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Scouting and Guiding in Mainland China was reported as banned (or ceased) with the establishment of the People's Republic of China (PRC) by the Communist Party since 1949. Instead, the Young Pioneers of China and the Communist Youth League, led by the Communist Party, have become the dominant youth organization in mainland China for younger and older youth, respectively. However, China now has multiple and originally separate Scouting activities within its borders. In 2004, the Scout Club of Hainan (海南童子军俱乐部), borrowing heavily from Scouting in terms of emblems, uniforms and activities, was founded in Hainan Province; it is, however, not affiliated with worldwide Scouting. An attempt to organize a nationwide Scouting organization in Wuhan was ended by the government in 2004. The Scout Association of the People's Republic of China (中华人民共和国童军总会), founded in 2008 serves Venture Scouts (15 years old to 20) in both genders as well as Rover Scouts (18 years old to 25). The Rover Explorer Service Association operate groups in China.
Following the birth of the Republic of China, the first Scout troop was organized by Reverend Yen Chia-lin in Wuchang on February 25, 1912 and the Scouting movement spread rapidly all over the country.
The General Association of the Scouts of China was formally established in Nanjing in 1934, and became a member of the International Scout Bureau in 1937. Many Scouts actively participated in the Second Sino-Japanese War from 1937 to 1945.
There were 570,000 registered members in 1941. However, all Scouting activities in mainland were ceased in 1949, when the communists took over mainland China. The Chinese Scout Association was reorganized in 1950 after the ROC government was relocated to Taipei, and resumed membership in the International Scout Bureau as Scouts of China.
Japanese military authorities did not consistently encourage the Scouting movement in occupied territories. Where local conditions were favorable, authorities would permit local Scouting or introduce Japanese-style Scouting, or Shōnendan, and sometimes even made this compulsory. On the other hand, where conditions were not favorable, and anti-Japanese sentiments were likely to be nurtured through Scouting, the authorities would prohibit it entirely. After the start of the Second Sino-Japanese War in 1937, Japanese-style Scouting was occasionally introduced in some parts of occupied China. In May 1938, the Japanese Army and the puppet Chinese Government set up the Qingdao Chinese Boys' Corps, patterned after Japanese Scouting.
The 1st Dragon Troop, formed in 1909 and registered 1910, was the earliest Scout Troop in the Far East. It was destined to evolve into a viable British Association of British and English speaking Scouts whose nationalities were of more than forty countries, and who were full-time residents of the “International Settlement,” at Shanghai, which had been a Treaty Port of China since 1842.
In 1909 a Troop of "Boy Scouts" was formed as a branch of the then existing (British) "Boys’ Brigade,” a precursor to Shanghai Scouting, whose members were representative of the cosmopolitan but culturally Western population of the city.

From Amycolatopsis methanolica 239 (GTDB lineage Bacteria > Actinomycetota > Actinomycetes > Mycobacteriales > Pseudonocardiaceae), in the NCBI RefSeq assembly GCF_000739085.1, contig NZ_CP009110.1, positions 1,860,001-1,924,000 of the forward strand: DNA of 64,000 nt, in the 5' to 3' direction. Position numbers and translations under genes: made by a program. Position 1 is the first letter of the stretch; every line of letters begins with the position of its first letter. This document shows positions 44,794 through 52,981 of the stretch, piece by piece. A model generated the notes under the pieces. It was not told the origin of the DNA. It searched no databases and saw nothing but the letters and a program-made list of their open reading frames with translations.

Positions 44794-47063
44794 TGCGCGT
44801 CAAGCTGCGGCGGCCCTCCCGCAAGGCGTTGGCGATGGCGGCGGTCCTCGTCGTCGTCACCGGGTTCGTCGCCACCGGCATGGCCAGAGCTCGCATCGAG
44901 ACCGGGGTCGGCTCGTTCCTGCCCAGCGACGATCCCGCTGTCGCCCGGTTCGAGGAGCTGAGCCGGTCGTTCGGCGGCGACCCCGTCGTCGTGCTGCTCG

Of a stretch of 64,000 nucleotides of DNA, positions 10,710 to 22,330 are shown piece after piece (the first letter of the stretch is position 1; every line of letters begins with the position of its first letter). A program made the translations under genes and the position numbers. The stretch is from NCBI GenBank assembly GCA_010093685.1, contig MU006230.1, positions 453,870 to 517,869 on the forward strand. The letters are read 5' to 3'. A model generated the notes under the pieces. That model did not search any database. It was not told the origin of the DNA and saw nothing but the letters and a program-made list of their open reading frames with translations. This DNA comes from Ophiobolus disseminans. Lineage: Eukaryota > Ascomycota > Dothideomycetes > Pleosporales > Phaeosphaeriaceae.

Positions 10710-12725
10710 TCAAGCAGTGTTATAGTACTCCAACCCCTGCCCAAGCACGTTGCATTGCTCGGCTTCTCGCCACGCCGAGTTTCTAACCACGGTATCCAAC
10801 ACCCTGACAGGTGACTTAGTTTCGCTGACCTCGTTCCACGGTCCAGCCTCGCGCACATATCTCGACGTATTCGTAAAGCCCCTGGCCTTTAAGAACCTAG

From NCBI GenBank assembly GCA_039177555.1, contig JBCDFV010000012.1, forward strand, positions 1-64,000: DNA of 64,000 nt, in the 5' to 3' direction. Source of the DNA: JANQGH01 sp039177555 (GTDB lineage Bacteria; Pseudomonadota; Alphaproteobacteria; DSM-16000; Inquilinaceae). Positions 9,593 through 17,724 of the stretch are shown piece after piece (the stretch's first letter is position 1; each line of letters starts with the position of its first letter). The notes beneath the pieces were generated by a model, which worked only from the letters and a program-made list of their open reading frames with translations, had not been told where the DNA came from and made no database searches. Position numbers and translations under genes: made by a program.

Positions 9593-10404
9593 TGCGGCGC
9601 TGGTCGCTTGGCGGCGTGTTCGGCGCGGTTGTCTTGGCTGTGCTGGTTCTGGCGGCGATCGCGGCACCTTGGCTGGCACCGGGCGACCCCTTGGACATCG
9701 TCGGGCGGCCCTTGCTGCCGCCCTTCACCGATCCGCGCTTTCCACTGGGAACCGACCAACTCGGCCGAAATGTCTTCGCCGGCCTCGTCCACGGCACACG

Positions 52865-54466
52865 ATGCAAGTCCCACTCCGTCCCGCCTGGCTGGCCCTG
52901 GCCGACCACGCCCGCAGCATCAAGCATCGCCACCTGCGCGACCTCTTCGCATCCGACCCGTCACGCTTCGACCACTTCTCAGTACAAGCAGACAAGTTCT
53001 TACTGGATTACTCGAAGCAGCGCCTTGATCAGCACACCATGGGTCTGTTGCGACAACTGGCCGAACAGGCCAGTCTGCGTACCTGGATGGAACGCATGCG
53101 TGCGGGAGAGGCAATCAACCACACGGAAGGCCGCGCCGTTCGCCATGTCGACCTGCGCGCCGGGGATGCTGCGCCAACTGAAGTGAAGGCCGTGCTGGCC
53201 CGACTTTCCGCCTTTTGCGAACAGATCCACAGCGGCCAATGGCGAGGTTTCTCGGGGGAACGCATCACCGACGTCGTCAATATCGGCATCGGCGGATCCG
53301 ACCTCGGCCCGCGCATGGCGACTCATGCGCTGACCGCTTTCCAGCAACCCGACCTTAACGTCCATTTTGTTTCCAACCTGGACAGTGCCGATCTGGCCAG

On October 6, 1910, twenty-five boys were selected from the Boys' Brigade Scouts to form the “Shanghai Boy Scouts," independent of Headquarters, London, expressly for purpose of separation from the Boys' Brigade. These were boys of various nationalities including some British subjects and those of several different faiths.
In the spring of 1911, the Shanghai Boy Scouts finally left the Boys' Brigade, emerging as three Troops; A, B, and C. with approximately forty-two members, wearing three different scarves. There were six Scoutmasters, the Chief Scoutmaster being G.R. Welch, a Briton. They were not registered at HQ, London and soon became an independent Association under the aegis of the Shanghai Municipal Council, the governing body of the International Settlement of Shanghai.
Before Empire Day, 1911, a mature, independent Dragon Troop with some choir boys of the Holy Trinity Cathedral amalgamated with a number of experienced British Scouts from the Boys' Brigade, and were issued a new Warrant dated May 24, 1911, as the entirely British Troop. Consolidation was credited to a Warranted Scoutmaster from England, H.R. Hertslet. The Trinity Cathedral Church House and compound became the 1st Shanghai Baden-Powell Group’s Headquarters for the next 30 years.
On April 12, 1912, a joint parade was held at the British Consulate Grounds in honor of Lt. General Sir Robert Baden-Powell, who inspected both Scout Associations during his visit to Shanghai. Undoubtedly all existing Scouts of the Settlement would have attended. Present were 35 Baden-Powell Scouts, 70 Shanghai Boy Scouts, 15 Baden-Powell Girl Scouts and combined, 11 Scoutmasters, for a total strength of 131. There were no Boys' Brigade Scouts present. It appears that Boys' Brigade had divested themselves of a Scouting program which was in keeping with some similar actions in Great Britain around that time.
Soon after this memorable parade, nine senior boys left the 1st Baden-Powell Troop to continue or complete their education in England. Thus, the 1st Shanghai Troop of Baden-Powell Scouts was able to make a presence at the “Imperial Scout Exhibition” in Birmingham, July 1913, as the “Dragon Troop” of Shanghai wearing their original dark uniforms of 1909. (1st Baden-Powell had changed to khaki in 1911.)
By April 1914, without any senior members of the Shanghai Public School left in the 1st Baden-Powell Troop, the remaining Cathedral School Scouts were registered as the 1st Shanghai Cathedral School Troop, thus becoming the 1st Baden-Powell. Their first Scoutmaster was L.R.Wheen. (Warranted April 7, 1914 HQ London.)
In August, the Great War in Europe had an unforeseen effect on the composition of the Scout Groups in Shanghai. F.C. Millington, one of the earliest Warranted Scoutmasters in the world, took charge of the 1st Baden-Powell Scouts at the end of 1914 and on January 30, 1915, he and Rev. A. J. Walker, invested twenty-two new boys from the two schools, including several senior British Scouts from the Shanghai Public School Troop of Shanghai Boy Scouts. By the end of 1914 five British Scouts had left to serve at the Western Front, as signalers.